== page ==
Excess is best. Or at least excess is great while it lasts. So is the message of Martin Scorsese’s The Wolf of Wall Street (2013) and Sophia Coppola’s Marie Antoinette (2006).While Coppola’s film does attempt to present the Queen of France’s point of view, placing her debauchery in the context of her heritage and youth, the film depends almost solely on a litany of gluttonous imagery. Scorsese makes no such effort, starting and ending with scenes meant to shock – dwarf tossing through orgies to drugs on top of drugs – that becomes tedious and, rather than offer a point to reflect, childishly glorify the experience. There might be a moral buried somewhere in these films – after all our heroes meet bad ends – but that isn’t the theme of either. Instead we are made witness to tributes to consumption, all of it beyond our wildest dreams – palaces and helicopters – and how marvelous that really is. It is an interesting comparison of time periods – the French Revolution and Wall Street America – exposing two societies which hid behind claims of freedom, knowledge and tolerance to maintain the excesses of the few who continued to grind the species towards extinction.
The Dark Knight Rises (2012) and The Night of the Hunter (1955), films produced over 50 years apart, are similar in that they are tedious with predicable plot devices, populated with dull characters and saddled with stilted dialogue; in short, they are bereft of any effective story structure.These films should instead be celebrated for the artistry of the cinematographers.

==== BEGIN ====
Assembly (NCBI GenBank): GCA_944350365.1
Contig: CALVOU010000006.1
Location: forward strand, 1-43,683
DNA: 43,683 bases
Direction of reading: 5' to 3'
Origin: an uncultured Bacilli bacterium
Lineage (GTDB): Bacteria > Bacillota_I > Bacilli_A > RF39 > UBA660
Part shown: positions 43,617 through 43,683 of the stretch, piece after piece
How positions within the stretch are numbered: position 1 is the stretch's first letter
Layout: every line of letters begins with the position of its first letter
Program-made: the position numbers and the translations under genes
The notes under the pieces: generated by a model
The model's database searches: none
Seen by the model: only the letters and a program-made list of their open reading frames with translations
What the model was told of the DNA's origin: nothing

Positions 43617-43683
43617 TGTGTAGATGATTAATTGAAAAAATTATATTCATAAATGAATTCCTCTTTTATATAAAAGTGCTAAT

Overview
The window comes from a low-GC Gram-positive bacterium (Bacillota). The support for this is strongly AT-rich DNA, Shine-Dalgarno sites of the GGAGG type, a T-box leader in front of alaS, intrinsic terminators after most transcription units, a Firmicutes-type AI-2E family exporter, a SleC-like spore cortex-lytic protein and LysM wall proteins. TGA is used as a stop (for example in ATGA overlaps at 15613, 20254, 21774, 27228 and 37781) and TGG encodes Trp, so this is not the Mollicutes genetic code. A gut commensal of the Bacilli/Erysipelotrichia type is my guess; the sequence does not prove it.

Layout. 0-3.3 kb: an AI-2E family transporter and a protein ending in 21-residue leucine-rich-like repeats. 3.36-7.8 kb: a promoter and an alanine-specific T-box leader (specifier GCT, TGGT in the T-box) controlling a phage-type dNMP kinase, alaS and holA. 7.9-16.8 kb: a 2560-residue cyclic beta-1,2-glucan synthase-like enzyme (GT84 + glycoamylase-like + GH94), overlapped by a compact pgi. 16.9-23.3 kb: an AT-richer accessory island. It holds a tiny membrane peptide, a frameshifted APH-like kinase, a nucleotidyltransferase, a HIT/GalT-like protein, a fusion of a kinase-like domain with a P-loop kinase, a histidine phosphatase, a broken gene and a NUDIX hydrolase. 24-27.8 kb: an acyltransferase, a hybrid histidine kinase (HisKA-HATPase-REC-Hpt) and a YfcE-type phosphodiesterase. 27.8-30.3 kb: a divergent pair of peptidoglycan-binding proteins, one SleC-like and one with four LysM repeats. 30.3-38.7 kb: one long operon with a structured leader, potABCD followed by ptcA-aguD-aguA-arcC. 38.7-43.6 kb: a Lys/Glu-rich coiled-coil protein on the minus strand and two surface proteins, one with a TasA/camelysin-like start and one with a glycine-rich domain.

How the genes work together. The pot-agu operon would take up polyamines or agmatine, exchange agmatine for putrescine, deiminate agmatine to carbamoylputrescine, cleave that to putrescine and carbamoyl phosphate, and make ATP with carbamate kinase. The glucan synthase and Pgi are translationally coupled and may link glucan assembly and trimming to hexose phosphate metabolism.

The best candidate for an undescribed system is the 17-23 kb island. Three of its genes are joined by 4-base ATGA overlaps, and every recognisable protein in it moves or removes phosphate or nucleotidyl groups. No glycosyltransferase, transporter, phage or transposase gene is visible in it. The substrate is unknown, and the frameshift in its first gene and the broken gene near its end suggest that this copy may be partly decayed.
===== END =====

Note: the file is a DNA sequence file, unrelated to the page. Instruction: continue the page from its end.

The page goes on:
Stanley Cortez’s work on The Night of the Hunter, clearly inspired by the German Expressionists of the 1920s, is haunting in the framing and lighting. Time and again, whether the underwater shot of a drowned woman still at the wheel of her car or the preacher looming over a bed, Cortez constructs shots that unsettle, reminding the viewer of the uneven landscape in our own heads. Wally Pfister’s cinematography for The Dark Knight Rises, although burdened with obsessive special effects, also resonates with this dark subterranean subconscious. Inspired by a Wagnerian grandiosoty and the final macabre days of the French Revolution, Pfister does not allow the Batman, hence all of us, to escape this morass of humanity. More a collection of brooding images, these films are better in pieces, isolated fragments, allowing us the freedom to drift through our thoughts.
Resolution is an over-used word not only on New Year’s Eve, but also in times of conflict and television watching. Resolutions on New Year’s Eve are harmless enough: I’m going to quit smoking. I’m going to stop eating junk food. I’m going to be a better person. They’re said late at night, under the influence (of drink or good intentions) and are rarely remembered. The problem with resolutions is that, when they are maintained, they result in conflict. Be it the NRA’s resolution to keep all of their guns, the Republicans’ resolution to not raise taxes, or the Syrian government’s resolution to win at all costs, nothing good ever comes out of this determination.
Resolutions need to be compromised so that a, um, another resolution can be created. Rather than resolutions, I propose that we follow the simple philosophical theory of Thesis + Antithesis = Synthesis. A good example of this is found in French history: Monarchy + Revolution = Republic.
My New Year’s Synthesis is a simple one: Talk + Listen = Think.